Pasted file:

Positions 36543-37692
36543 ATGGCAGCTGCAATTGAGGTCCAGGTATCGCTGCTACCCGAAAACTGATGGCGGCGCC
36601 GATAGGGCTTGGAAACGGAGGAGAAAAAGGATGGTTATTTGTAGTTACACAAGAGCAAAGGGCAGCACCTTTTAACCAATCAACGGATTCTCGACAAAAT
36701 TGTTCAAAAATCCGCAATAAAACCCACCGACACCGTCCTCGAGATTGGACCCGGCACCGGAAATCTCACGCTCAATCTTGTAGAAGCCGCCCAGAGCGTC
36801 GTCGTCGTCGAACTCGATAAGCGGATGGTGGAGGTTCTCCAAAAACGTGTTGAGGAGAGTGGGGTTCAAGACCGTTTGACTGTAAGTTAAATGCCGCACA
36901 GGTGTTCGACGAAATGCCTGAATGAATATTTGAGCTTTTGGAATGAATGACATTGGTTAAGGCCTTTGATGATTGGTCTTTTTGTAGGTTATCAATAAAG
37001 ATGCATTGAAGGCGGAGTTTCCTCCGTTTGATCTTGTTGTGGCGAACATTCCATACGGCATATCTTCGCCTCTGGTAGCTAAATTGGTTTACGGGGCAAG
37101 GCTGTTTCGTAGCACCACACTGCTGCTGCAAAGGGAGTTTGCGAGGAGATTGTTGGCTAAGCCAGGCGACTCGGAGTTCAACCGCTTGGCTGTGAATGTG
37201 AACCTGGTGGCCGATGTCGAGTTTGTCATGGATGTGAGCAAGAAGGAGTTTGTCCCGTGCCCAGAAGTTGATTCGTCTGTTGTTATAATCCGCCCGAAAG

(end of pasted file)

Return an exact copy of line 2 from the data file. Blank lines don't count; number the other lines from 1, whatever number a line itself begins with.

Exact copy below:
36543 ATGGCAGCTGCAATTGAGGTCCAGGTATCGCTGCTACCCGAAAACTGATGGCGGCGCC